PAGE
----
Iron Supplement Bars Reduced Anemia In Women In India

Duke researchers suggest that an iron-rich nutrition bar can help fight anemia in developing countries.
Duke researchers suggest that an iron-rich nutrition bar can help fight anemia in developing countries.

An iron supplement bar given to anemic women in and around Mumbai, India, led to increased hemoglobin and hematocrit levels, reducing anemia with no reported side effects, according to a study by Duke University researchers and collaborators in India.

The study appears in the Jan. 18 edition of the American Journal of Clinical Nutrition.

Iron-deficiency anemia is the most common and widespread nutritional disorder in the world, and in India it affects more than 600 million people. India’s high prevalence of iron-deficiency anemia is largely due to the local vegetarian diet. Iron-deficiency anemia can cause fatigue, pregnancy complications and heart problems. Iron supplement pills often have gastrointestinal side effects, so are an undesirable remedy for many people.

According to study authors, iron-fortified foods offer a more attractive alternative, but large-scale production and distribution have proven unsustainable.

Duke medical student and lead author Rajvi Mehta developed the supplement bar made with iron-rich natural, local and culturally accepted ingredients. The GudNesS bars contain the World Health Organization’s daily recommended dose of iron. In 2011, Mehta worked with nutritionists and physicians in India to establish a social venture there called Let’s Be Well Red (LBWR) to begin large-scale production of the bars.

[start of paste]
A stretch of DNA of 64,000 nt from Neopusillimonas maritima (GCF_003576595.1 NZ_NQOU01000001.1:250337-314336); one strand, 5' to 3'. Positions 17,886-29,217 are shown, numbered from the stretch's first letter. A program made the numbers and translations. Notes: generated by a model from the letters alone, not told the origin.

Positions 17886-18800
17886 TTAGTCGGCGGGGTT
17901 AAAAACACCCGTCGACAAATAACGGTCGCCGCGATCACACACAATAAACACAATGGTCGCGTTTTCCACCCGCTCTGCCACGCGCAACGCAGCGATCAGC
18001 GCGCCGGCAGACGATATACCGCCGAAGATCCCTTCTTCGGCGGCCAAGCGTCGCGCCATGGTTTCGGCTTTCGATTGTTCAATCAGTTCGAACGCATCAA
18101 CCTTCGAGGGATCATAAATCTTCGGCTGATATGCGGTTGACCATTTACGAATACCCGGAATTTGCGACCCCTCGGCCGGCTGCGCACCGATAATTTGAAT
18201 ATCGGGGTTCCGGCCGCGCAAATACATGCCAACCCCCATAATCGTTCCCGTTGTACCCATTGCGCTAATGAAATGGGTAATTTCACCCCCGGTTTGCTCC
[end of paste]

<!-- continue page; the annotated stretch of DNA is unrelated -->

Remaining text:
The study, conducted from March-August 2014 in Mumbai and Navi Mumbai, India, involved 179 anemic non-pregnant participants of reproductive age in 10 demographically diverse sites. The sites were then randomly placed in either a control group or an intervention group with the latter receiving one iron supplement bar daily for 90 days.

Each group underwent three blood tests during the 90-day follow-up period to measure their hemoglobin and hematocrit. It was a rare study to examine changes in hematocrit as an outcome in an Indian population.

“We are encouraged by the results of this study which show a positive connection between consuming an iron-fortified nutrition bar and a reduction in anemia prevalence,” said Elizabeth Turner, study author and assistant professor of biostatistics and global health at Duke. “It appears to be a practical and well-tolerated solution to a significant health challenge in India.”

Mehta is gratified that an idea she imagined as an undergraduate and brought to fruition by winning a $50,000 grand prize from a Duke start-up challenge as a medical student, now has clinical results that speak to its efficacy and potential. Mehta wanted to develop a solution that was simple and accessible. Let’s Be Well Red is currently operating in three locations in India and produces 100,000 bars each year that it distributes throughout the country.

“Anemia is a debilitating condition that can have severe health consequences,” said Mehta. “I am thrilled that my colleagues and I were able to develop a solution that has proven to be effective among a high-risk population. Making an impact in global health has long been a goal of mine.”

This study was supported by the Duke Global Health Institute through the DukeMed Engage Award. Technical guidance was provided by Mulliben Dulabhai Trust (Mumbai, India). The funder of the study had no role in study design, data collection, analysis or interpretation, or in the writing of the report.

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CITATION:  "Efficacy of Iron Supplement Bars to Reduce Anemia in Urban Indian Women: A Cluster Randomized Controlled Trial," Rajvi Mehta, Alyssa C Platt, Xizi Sun, Mukesh Desai, Dennis Clements, Elizabeth L Turner. The American Journal of Clinical Nutrition, January 2017. DOI: 10.3945/ajcn.115.127555